reduced to scales or phyllodes:
Leaves reduced to phyllodes. Flowers small, in bright
clusters – see wattles below.
Leaves reduced to scales.
following are the most common types:
MYALL (OR BOREE) (acacia pendula)
Drooping shrub. Phyllodes ashy, 5-6cm long, 3-8cm wide.
Pods flat, winged, 1cm wide, 2-5cm long. MYALL is a small tree with
drooping branches and is often called WEEPING BOREE. MYALL is found on
good well drained soil which may be alluvial, heavy clay or black soil
1 WEEPING MYALL - Acacia pendula
BRIGALOW (a harpophylla)
Tree-phyllodes silver, curved, 10-20cm long. Pods narrow,
5-13cm long. This wattle can grow to a medium sized tree and may be
found in almost pure stands or as scattered individuals in mixed
forests. It may also form dense thickets. It often grows on heavy clay
soils, especially where these are subject to periodic flooding.
YARRAN (a homalophylla)
Tree-phyllodes greyish, 2-5cm long, 2-9 mm wide. Pods thin
slightly curved 2-5cm long. YARRAN is another of the wattles of the
North West Slopes and Plains which can, given the suitable conditions,
develop into a small to medium tree. It occurs as scattered individuals
or in small clumps. YARRAN grows in a wide range of sites including
river flats, dry ridges and red soil plains.
REDUCED TO SCALES
most extensive commercial forest type in NSW are the western forests
containing an appreciable proportion of WHITE CYPRESS PINE and
sometimes BLACK CYPRESS PINE. It is found throughout western NSW
being best on fairly light textured soils between the 380 - 680mm pa
areas have been destroyed for agricultural development but stands are
still found in the Pilliga Scrub between Coonabarabran and Narrabri
and other small forests are scattered throughout the western slopes
and nearer western plains districts. Often associated with IRONBARKS,
BOXES, and REDGUMS. It is a valuable timber. Forests are low and
open and are often used for grazing.
2 WHITE CYPRESS PINE - Callitris glauca
REDUCED TO 3 OR 4 SCALES.
A CONE OR 6 LARGE SCALES:
is commonly used for shade and shelter particularly in the pastoral
zones as it is resistant to drought and is not eaten by stock. It
flourishes in areas of poor soil and low rainfall where most other
species would perish. It is a good building timber and is termite
WHITE CYPRESS PINE (callitris columellaris):
Foliage greyish. Branches slightly drooping. Tree has rounded or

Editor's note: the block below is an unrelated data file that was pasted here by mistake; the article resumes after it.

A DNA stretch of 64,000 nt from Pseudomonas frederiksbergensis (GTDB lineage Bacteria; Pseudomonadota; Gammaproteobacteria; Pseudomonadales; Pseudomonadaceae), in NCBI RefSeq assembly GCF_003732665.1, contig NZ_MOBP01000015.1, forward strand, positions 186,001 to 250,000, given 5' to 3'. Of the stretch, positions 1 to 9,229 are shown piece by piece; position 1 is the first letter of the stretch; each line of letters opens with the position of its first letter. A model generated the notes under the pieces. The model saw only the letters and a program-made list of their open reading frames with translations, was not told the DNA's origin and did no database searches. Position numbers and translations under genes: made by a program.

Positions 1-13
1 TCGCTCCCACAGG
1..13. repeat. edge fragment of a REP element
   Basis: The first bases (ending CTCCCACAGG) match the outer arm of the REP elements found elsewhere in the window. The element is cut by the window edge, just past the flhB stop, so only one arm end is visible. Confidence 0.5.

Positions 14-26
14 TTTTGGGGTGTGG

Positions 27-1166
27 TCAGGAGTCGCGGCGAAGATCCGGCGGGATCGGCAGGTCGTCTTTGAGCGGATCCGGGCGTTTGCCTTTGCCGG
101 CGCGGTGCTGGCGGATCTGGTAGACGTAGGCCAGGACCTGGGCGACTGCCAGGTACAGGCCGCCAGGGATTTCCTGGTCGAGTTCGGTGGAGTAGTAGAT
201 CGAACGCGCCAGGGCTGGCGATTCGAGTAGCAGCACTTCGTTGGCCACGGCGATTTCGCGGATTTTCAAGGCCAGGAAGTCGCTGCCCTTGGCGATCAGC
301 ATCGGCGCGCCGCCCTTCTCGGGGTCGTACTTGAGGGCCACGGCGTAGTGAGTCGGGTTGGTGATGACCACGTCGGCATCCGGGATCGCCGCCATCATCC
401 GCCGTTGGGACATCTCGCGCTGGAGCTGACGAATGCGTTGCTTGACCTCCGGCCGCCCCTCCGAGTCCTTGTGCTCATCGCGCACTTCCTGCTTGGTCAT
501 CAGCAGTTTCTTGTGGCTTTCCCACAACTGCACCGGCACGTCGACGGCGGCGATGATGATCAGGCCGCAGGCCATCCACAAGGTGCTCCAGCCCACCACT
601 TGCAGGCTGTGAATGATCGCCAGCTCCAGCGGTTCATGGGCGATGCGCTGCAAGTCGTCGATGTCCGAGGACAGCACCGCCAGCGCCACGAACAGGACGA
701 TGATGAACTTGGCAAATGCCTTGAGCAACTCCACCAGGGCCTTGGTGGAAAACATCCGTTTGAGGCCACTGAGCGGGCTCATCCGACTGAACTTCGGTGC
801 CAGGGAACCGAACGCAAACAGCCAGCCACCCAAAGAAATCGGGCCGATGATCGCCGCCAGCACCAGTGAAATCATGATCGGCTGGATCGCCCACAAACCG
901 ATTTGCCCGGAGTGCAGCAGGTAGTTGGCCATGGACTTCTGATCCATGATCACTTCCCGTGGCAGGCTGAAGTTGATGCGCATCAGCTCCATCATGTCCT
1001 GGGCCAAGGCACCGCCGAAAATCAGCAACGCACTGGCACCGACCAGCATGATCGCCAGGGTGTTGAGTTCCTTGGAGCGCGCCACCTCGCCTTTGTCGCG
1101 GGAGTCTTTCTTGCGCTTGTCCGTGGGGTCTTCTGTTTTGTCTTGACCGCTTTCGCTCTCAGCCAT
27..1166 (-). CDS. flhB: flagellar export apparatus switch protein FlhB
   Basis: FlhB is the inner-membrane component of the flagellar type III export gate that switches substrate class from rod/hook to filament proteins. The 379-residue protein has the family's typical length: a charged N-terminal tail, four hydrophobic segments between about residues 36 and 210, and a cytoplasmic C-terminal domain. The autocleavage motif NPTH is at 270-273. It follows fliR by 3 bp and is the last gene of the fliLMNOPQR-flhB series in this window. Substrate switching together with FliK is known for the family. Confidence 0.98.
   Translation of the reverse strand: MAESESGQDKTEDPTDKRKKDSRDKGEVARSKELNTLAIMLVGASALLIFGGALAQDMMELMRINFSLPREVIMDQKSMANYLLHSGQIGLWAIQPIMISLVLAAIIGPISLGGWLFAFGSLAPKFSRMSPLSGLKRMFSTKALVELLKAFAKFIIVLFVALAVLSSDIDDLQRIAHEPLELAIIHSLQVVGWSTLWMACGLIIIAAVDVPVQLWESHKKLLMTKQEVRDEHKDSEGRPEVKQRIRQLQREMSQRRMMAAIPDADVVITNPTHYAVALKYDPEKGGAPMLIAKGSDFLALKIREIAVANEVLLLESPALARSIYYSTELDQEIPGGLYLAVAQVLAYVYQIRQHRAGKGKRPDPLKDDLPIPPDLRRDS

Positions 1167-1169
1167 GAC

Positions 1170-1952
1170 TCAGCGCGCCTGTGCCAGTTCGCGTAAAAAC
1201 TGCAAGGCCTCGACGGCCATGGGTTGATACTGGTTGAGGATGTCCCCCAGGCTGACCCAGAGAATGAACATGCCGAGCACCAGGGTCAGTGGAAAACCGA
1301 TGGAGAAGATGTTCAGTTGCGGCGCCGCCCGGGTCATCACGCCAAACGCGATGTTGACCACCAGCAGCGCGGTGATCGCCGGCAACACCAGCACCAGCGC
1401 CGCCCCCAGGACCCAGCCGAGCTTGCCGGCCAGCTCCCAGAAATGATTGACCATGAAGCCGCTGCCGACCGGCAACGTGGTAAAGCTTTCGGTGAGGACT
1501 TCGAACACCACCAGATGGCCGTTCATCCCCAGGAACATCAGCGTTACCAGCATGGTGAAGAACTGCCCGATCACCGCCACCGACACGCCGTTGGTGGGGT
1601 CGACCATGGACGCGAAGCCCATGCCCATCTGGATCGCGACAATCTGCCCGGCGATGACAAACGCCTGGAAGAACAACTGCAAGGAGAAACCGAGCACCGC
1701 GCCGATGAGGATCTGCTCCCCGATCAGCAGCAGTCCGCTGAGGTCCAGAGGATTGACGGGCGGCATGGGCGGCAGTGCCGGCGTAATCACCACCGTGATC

straggly top). The white cypress is a slender pyramidal tree. This is
not a true pine tree but was named as it looked similar to those which
occur in Europe and North America. It is widely distributed in inland
Queensland and NSW and forms the basis of most commercial forestry
operations in the region. WHITE CYPRESS PINE produces timber of high
quality and forests are carefully managed to ensure good supplies for
domestic purposes. It prefers to grow on good sandy loam soils with a
well drained subsoil. Much of the present wheat belt of NSW was
previously covered by WHITE CYPRESS PINE.
BLACK CYPRESS PINE (callitris endlicheri)
Foliage greenish. Tree has pointed top. Bract has knob
near end. BLACK CYPRESS PINE is less common than WHITE CYPRESS PINE and
has a lower commercial value,. It is also has a slightly more western
habitat. BLACK CYPRESS PINE prefers shallow, well drained sandy soil.
It will grow on hills and stony ridges.
3 KURRAJONG - Barchyiton populneum
The KURRAJONG is a
popular tree for landowners in the pastoral regions and slopes of
NSW. It is a very useful fodder tree as well as being excellent for
shade and shelter. However, the wood is soft having no commercial
LEAVES REDUCED TO 9-16 SCALES.
FRUIT: A WOODY CONE:
about 2.5cm in diameter. Rounded as broad as long. BELAH is found
throughout the Western Slopes and Plains usually on heavy soils
especially those which are alkaline. It is generally confined to moist
flats and depressions, floodways or seasonally inundated watercourses.
It occasionally grows on red soils on higher ground where there are
heavy clay subsoils.
OAK (c leuhmanni)
about 1.5cm in diameter. Flattened, much broader than long. BULL OAK is
closely related and similar to BELAH. Generally, however, Bull Oak
grows further west and in drier and less fertile soils. It is not as
restricted to depressions and may occur in association with a number of